Measures can also be taken to enhance the design and personality of an established bonsai tree and deepen the illusion of age and majesty that is prized in older specimens. Weathering a tree's trunk through bleaching (Jin and Shari), and adding an assortment of quality mosses and groundcovers like Selaginella and Crassulacea to the soil to approximate forest undergrowth enhances the appearance of an established bonsai arrangement.
The elements that distinguish a remarkable bonsai tree are subtle but profound. The subject shouldn't just look like a miniature tree; it should retain the presence and naturalness that proclaims that it's a living thing. It should carry with it an echo of its natural environment, and give the viewer an immediate sense of recognition, wonder and delight.
Visit the next section for links to more bonsai information and other great articles.
Related How Stuff Works Articles
More Great Links
- Dixon, John. "Instant Bonsai." Undated. 9/8/08. http://www.artofbonsai.org/feature_articles/b2b_instant_bonsai.php
- Jahn, Victoria. "Guide to Bonsai." 1990. New York: Simon & Schuster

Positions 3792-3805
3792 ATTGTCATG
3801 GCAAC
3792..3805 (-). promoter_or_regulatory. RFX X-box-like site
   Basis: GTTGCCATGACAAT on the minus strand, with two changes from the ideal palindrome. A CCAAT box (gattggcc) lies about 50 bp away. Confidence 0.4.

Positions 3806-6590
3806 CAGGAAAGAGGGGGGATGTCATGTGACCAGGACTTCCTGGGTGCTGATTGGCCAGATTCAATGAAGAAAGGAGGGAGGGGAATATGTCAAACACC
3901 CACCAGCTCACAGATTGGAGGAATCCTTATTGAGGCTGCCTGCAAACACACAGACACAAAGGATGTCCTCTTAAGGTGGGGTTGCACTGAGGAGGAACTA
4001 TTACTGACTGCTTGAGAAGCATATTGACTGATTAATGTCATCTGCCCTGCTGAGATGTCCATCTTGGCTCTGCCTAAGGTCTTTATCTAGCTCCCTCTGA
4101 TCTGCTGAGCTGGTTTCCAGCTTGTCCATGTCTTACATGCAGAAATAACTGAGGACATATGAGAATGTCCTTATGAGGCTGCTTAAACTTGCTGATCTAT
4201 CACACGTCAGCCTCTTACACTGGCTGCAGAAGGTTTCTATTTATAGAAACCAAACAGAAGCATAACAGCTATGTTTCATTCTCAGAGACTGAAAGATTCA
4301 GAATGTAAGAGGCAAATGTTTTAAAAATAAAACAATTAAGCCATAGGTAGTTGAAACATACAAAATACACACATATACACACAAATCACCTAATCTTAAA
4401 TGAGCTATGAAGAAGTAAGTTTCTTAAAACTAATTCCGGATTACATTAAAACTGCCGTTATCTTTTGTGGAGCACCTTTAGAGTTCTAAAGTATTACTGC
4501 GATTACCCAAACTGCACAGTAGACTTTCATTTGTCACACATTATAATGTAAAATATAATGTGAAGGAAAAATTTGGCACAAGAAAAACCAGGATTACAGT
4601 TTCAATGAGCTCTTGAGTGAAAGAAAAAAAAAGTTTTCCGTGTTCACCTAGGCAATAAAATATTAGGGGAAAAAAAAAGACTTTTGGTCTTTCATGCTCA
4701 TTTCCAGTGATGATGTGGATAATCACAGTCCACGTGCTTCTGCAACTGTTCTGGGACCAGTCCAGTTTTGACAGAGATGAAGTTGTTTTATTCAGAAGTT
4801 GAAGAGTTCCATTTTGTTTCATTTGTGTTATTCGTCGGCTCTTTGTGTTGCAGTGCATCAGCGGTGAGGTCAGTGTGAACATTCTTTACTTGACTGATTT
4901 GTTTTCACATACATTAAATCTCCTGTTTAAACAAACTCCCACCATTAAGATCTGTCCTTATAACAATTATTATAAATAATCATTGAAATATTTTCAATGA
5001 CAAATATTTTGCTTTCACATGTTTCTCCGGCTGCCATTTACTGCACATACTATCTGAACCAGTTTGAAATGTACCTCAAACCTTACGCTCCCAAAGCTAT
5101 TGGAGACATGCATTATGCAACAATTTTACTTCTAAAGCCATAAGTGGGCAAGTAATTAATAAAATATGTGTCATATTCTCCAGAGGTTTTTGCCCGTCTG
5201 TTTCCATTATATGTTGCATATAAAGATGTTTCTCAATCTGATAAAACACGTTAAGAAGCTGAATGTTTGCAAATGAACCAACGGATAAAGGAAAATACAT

- Lesniewicz, Paul. "Bonsai, The Complete Guide to Art and Technique." 1984. New York: Sterling Publishing
- National Bonsai Foundation. "Exhibits." 2006. 9/8/08. http://www.bonsai-nbf.org/site/exhibits.html
- Phoenix Bonsai Society. "John Yoshio Naka." 1/29/07. 9/8/08. http://www.phoenixbonsai.com/JYN.html#Foundation
- Steven, Robert. "The Principles of Good Bonsai Design." The Art of Bonsai Project. Undated. 9/8/08. http://www.artofbonsai.org/feature_articles/designprinciples.php
- Tomlinson, Harry. "Cavendish Encyclopedia of Bonsai." 1998. London: Dorling Kindersley Ltd, London
- USBonsai. "Introduction to Bonsai." Undated. 9/8/08. http://www.usbonsai.com/